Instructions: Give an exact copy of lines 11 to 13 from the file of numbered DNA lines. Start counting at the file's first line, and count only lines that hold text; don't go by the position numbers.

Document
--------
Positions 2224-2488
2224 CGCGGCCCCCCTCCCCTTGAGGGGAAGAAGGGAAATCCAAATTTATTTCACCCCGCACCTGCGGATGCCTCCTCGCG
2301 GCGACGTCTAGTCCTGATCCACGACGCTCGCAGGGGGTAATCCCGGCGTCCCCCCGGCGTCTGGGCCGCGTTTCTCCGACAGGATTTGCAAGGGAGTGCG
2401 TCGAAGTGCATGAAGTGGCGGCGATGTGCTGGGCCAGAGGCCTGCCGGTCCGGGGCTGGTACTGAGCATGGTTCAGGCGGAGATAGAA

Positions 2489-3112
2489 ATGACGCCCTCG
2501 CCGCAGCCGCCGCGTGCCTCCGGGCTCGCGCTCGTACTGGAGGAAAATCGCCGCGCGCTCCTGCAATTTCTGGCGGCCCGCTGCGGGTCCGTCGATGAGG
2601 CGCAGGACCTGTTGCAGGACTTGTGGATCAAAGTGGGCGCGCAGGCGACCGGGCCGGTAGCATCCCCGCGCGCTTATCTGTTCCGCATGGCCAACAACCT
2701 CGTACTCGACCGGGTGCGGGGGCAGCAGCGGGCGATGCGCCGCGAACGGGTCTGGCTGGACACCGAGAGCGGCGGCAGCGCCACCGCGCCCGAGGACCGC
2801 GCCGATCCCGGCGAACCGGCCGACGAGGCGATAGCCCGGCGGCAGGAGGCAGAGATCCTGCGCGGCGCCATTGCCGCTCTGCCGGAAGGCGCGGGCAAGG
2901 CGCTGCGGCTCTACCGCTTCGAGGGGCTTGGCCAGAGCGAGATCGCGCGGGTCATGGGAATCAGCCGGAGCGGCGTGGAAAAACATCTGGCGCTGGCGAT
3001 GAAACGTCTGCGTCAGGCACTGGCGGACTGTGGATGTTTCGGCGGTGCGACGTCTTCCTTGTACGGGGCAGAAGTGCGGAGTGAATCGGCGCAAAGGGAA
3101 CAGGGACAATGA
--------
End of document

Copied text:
2901 CGCTGCGGCTCTACCGCTTCGAGGGGCTTGGCCAGAGCGAGATCGCGCGGGTCATGGGAATCAGCCGGAGCGGCGTGGAAAAACATCTGGCGCTGGCGAT
3001 GAAACGTCTGCGTCAGGCACTGGCGGACTGTGGATGTTTCGGCGGTGCGACGTCTTCCTTGTACGGGGCAGAAGTGCGGAGTGAATCGGCGCAAAGGGAA
3101 CAGGGACAATGA